Reader's View of the Black Male in "A Lesson Before Dying"

Reader's View of the Black Male in "A Lesson Before Dying"

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The reader's view of the black male is one of an oppressed male forced to bear the burdens of their ancestors and discriminated and put down to the level of a hog. When Jefferson's lawyer implies that putting him on the death chair would be the same as putting a hog there, he also attacks the whole race of African American when he tells the jury that is could not be capable of murdering someone, he is uneducated and he is a thing that acts on command, a thing to hold the handle of a plow or load your bales of cotton. Even if Jefferson is innocent the jury and judge's plans would have been already to classify him as guilty, because there is race superiority demonstrated in this society at this time. So the jury nor the judge will see truth or justice. We view the black male as treated as inferior in this book, because of the impact of slavery and racism left in the town of Bayonne.

We view the white male as superior in this story, We know this because when Grant Wiggins visits pichot and Sheriff Guidry he must watch how he says things because he cannot appear smarter than them, so he has to say everything ending with sir. When Grant waits for the sheriff to see him when he is going to ask him if he can visit Jefferson in jail, the sheriff keeps him waiting. When asked if he was waiting long, he replies that he has by accident instead of saying "not too long." Even if the sheriff and deputy do not see Jefferson as guilty, because they are white they must keep their beliefs to themselves. We see some compassion towards Jefferson from the deputy and we know that he knows in his heart that he is innocent when he shaves Jefferson's head in preperation for death.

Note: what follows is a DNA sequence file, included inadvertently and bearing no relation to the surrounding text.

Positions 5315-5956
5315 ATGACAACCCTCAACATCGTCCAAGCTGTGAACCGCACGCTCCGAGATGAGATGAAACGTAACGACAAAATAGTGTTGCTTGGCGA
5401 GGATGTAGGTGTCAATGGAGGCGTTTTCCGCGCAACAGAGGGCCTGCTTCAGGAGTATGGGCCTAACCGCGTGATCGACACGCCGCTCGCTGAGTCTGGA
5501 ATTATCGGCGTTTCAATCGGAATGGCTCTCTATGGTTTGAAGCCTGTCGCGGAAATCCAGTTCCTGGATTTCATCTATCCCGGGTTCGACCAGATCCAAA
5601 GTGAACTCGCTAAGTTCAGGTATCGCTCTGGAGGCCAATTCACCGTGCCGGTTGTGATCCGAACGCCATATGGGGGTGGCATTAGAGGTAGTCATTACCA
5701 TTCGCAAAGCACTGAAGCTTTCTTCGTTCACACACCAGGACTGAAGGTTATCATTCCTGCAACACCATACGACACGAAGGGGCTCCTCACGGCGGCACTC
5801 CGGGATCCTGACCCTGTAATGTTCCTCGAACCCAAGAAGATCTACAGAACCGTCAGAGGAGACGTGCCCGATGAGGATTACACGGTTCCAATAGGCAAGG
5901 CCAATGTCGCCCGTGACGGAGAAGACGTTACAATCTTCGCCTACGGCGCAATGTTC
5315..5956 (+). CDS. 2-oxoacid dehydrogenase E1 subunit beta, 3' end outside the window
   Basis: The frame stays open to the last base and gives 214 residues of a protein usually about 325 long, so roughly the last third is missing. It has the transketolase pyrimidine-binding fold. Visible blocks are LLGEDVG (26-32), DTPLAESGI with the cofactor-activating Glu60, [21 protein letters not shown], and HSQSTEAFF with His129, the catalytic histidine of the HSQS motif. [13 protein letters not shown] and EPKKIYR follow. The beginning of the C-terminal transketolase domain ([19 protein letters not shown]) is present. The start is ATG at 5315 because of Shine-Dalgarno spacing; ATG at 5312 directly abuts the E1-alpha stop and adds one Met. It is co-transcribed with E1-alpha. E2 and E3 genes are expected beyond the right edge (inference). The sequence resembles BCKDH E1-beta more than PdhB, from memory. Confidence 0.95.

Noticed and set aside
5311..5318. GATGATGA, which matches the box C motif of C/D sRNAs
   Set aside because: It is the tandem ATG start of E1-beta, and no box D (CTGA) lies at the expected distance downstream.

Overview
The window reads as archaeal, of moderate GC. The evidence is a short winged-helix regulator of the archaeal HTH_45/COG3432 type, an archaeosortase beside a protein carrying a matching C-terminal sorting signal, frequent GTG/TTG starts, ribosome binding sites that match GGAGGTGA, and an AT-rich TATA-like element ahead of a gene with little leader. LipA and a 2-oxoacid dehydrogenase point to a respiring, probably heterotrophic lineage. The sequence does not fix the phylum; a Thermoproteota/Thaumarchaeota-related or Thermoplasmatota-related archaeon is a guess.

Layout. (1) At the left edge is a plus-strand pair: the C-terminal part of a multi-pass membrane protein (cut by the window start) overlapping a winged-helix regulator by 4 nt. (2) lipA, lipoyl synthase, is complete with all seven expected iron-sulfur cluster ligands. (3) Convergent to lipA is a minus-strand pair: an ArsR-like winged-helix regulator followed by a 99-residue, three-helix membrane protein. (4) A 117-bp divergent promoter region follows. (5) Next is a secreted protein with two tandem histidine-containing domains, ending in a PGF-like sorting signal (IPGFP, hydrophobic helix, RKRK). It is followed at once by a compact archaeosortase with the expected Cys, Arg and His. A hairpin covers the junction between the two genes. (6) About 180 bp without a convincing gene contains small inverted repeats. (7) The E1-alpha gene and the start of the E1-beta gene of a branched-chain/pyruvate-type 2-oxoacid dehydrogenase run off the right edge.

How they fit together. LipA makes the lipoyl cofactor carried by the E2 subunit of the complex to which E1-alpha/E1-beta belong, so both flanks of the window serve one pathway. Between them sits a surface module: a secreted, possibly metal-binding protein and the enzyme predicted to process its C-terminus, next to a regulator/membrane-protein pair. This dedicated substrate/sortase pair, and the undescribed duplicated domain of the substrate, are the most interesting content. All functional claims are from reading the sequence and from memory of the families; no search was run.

We get a view of strong women in the story by looking at Vivian,Aunt Tante Lou and Ms.Emma. Vivian teaches Grant about his lack of consideration for other human beings. Aunt Tante Lou and Jefferson's godmother Ms.Emma. The hold a strong faith in God and are persistant on Grant to help Jefferson. Although Grant is stubborn, they are helpers in letting him see that although Jefferson is waiting for execution, he does not have to die like the hog the town thinks he is, he can die with dignity as a strong black male for a crime he did not commit.

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They push grant to help show that Jefferson's death will not just be another death of black male, but it will be a death that will help provoke change in the society of stop stereotypes of that race. We see this at the end of the story when Guidry tries to organize the execution in a "civilized" fashion, showing his deepened respect for the human being to be killed, the young man he once referred to as the "contented hog." A small but suddle change.

The white woman almost also plays the same role as the white male. She is a subject who promotes racism, an oppressor. The white saleswoman becomes upset when Grant asks for a new radio because she wants to give the more-or-less used radio to the black man

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